(1) production of defective parts, (2) production of more than till: number uf items needed, (3) unnecessary inventories, (4) unnecessary processing steps, (5) unnecessary movement of people, (6) unnecessary transport of materials, and (7) workers waiting. The various procedures used in the Toyota plants were developed to minimize these forms of waste. A number of these procedures have been discussed in previous chapters. For example, lean principle 2 (perfect first time quality), discussed next, is directed at eliminating production of defective parts (waste form 1). The just in time production system (Section 26.7) was intended to produce no more than the minimum number of parts needed at the next workstation (waste form 2). This reduced unnecessary inventories (waste form 3). And so on, as we will see now.
Perfect First Time Quality. In the area of quality, the comparison between mass production and lean production provides a sharp contrast. In mass production, quality control is defined in terms of an acceptable quality level or AQT. (Section 22.2.1). This means that a certain level of fraction defects is sufficient, even satisfactory. In lean production, by contrast, perfect quality is required. The just in time delivery discipline (Section 26.7) used in lean production necessitates a zero defects level in parts quality, because if the part delivered to the downstream workstation is defective, production stops. There is minimum in
ventory in lean system to act as a buffer. In mass production, inventory buffers are used just in case these quality problems occur. The defective work units are simply taken off the line and replaced with acceptable units, However, the prohlem is that such a policy tends to perpetuate the cause of the poor quality. Therefore, defective parts continue to be produced. In lean production. a single defect draws attention to the quality problem, forcing corrective action and a permanent solution. Workers inspect their own production. minimizing the delivery of defects to the downstream production station
Flexible Production Systems. Mass production is predicated largely on the principles of Frederick W. Taylor. one of the leaders of the scientific management movement in the early 1901}s(Historical Note 2.1). According to Taylor, workers had to be told every detail of their work methods and were incapable of planning their own tasks. By comparison. Iean production makes use of worker teams to organize the tasks to be accomplished and worker involvement to solve technical problems. One of the findings reported in The Machine that Changed the World was that workers in Japanese "lean production" plants received many more hours of training than their U.S, counterparts (380 hours of training vs.46 hours. Another finding was the lower number of job classifications in Japanese lean plants. The study showed an average of 11.9 job classifications in Japanese plants versus an average of 67.1 in L:.S. plants. Fewer job classifications mean more cross training among workers and greater flexibility in the work force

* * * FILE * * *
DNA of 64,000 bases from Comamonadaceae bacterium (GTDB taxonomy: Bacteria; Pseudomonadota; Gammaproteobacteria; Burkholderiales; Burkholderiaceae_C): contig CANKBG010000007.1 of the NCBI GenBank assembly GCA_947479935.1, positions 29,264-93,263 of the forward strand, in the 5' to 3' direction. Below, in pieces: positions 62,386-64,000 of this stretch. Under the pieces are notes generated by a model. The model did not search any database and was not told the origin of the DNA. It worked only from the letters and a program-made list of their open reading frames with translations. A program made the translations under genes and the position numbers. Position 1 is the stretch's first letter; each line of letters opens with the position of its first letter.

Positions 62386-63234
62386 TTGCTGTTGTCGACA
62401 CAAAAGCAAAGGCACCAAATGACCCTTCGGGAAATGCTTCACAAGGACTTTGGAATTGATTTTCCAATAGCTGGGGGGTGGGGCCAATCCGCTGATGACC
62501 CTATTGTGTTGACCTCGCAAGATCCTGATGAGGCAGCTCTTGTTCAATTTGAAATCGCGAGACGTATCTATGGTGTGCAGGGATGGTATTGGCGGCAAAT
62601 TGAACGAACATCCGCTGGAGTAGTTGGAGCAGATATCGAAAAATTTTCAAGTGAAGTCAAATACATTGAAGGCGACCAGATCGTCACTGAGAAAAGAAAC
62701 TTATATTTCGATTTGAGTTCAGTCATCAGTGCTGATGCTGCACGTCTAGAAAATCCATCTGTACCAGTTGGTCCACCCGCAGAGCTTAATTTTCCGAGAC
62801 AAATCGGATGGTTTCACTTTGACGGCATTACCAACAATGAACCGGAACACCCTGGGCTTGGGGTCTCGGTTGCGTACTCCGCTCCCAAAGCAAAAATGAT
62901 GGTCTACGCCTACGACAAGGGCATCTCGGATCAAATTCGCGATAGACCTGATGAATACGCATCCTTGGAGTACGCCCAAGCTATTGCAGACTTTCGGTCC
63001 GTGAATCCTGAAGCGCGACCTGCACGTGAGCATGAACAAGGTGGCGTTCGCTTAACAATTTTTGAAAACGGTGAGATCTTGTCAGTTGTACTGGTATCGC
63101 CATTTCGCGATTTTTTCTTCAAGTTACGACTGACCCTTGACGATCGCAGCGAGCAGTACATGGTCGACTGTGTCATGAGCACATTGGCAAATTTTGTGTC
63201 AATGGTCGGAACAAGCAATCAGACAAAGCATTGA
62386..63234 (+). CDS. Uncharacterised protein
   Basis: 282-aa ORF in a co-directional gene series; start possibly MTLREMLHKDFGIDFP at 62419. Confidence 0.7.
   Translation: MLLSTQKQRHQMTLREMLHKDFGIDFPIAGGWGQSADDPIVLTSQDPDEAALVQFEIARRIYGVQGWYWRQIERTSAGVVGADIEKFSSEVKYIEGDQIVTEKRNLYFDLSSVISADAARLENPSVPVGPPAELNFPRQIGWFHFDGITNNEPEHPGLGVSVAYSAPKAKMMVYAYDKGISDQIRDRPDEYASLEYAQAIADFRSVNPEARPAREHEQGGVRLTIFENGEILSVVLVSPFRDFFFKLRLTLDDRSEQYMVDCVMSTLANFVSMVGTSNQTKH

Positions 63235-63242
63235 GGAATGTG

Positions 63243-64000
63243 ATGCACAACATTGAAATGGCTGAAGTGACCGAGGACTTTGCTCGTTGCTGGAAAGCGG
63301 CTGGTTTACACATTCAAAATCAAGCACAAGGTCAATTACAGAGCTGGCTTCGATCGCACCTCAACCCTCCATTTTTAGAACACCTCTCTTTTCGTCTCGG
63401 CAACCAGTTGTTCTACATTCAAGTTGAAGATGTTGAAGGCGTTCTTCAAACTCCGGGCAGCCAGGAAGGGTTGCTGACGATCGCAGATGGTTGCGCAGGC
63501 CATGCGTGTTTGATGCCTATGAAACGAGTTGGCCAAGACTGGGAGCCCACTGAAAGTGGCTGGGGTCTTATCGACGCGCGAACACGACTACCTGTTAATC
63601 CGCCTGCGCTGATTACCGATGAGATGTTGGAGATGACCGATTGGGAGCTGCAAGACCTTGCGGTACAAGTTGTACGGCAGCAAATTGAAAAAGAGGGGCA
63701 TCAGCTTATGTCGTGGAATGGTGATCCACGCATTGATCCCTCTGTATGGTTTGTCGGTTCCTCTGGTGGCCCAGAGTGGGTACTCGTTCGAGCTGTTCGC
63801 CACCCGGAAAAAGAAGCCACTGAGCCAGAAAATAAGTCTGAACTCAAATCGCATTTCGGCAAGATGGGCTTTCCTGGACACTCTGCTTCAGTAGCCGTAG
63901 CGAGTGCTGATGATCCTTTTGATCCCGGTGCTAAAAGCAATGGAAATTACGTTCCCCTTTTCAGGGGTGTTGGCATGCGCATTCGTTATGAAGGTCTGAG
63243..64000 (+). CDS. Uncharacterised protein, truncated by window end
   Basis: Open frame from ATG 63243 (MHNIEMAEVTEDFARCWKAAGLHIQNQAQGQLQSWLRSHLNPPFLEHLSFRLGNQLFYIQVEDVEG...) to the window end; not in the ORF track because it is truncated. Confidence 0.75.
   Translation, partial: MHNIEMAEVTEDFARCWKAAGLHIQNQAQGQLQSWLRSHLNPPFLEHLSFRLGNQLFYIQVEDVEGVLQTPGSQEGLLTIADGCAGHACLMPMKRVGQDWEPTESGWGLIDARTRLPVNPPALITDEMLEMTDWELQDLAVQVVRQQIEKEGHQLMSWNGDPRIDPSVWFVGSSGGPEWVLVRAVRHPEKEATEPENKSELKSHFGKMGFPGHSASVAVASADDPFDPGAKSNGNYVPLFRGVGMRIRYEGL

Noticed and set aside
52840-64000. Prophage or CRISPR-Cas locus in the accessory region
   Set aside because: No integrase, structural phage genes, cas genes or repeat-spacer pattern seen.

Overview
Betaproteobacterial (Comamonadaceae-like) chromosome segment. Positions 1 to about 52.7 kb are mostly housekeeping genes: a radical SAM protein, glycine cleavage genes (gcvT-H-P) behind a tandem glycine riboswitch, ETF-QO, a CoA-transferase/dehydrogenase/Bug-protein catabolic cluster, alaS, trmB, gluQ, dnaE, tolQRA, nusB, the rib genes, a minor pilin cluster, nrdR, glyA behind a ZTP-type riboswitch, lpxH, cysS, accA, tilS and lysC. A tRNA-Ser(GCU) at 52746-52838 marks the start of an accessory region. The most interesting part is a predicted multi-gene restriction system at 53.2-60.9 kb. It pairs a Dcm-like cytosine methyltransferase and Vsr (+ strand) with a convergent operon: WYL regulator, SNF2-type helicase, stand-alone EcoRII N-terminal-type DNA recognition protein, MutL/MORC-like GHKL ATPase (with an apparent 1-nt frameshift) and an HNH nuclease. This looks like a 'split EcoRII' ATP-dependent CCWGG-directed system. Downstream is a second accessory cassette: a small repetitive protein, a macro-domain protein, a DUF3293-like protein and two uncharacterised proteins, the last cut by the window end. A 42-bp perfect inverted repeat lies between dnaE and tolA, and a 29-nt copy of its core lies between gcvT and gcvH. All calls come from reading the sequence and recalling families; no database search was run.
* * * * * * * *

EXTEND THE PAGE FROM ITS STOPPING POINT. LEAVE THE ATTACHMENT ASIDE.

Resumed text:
In mass production, the goal is to maximize efficiency. This is achieved using long production runs of identical parts. Long production runs tolerate long setup changeovers, In lean production. procedures are designed to speed the changeover. Reduced setup times allow for smaller batch sizes. thus providing the production system with greater flexibility. Flexible production systems were needed in Toyota's comeback period because of the much smaller car market in Japan and the need to be as efficient as possible.
Continuous Improvement. In mass production, there is a tendency to set up the operation, and ifitts working, leave it alone. Mass production lives by the motto: “lf it ain't broke, don't fix it." By contrast. lean production supports the policy of continuous improvement. Called kaizen by the Japanese, continuous improvement means constantly searching for and implementing ways to reduce cost, improve quality, and increase productivity. The scope of continuous improvement goes beyond factory operations and involves design improvements as well. Continuous improvement is carried out one project at a time. The projects may be concerned with any of the following problem areas: cost reduction. quality improvement, productivity improvement, setup time reduction, cycle time reduction, manufacturing lead time and working process inventory reduction, and improvement of product design to increase performance and customer appeal. The procedure for carrying out a continuous improvement project in the quality area is outlined in Section 21.4.2, Similar procedures can be applied to other problem areas.